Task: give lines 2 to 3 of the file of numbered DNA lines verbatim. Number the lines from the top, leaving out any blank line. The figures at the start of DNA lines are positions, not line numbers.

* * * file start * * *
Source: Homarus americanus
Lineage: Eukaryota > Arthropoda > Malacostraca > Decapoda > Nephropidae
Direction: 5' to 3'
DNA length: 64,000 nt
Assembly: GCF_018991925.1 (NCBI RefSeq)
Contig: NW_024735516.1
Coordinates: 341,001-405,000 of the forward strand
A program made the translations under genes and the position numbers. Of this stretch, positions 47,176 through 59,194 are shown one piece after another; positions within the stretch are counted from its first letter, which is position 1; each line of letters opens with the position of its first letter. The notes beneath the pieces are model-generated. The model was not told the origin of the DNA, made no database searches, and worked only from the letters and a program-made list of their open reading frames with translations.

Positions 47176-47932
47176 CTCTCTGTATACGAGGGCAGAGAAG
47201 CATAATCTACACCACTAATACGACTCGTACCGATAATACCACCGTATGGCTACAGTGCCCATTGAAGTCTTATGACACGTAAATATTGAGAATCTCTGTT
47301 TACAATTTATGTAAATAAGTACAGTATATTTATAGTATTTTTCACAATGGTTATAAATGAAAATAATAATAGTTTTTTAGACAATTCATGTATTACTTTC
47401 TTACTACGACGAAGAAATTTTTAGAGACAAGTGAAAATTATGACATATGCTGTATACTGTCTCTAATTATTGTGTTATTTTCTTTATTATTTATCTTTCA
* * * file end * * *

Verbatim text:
Lineage: Eukaryota > Arthropoda > Malacostraca > Decapoda > Nephropidae
Direction: 5' to 3'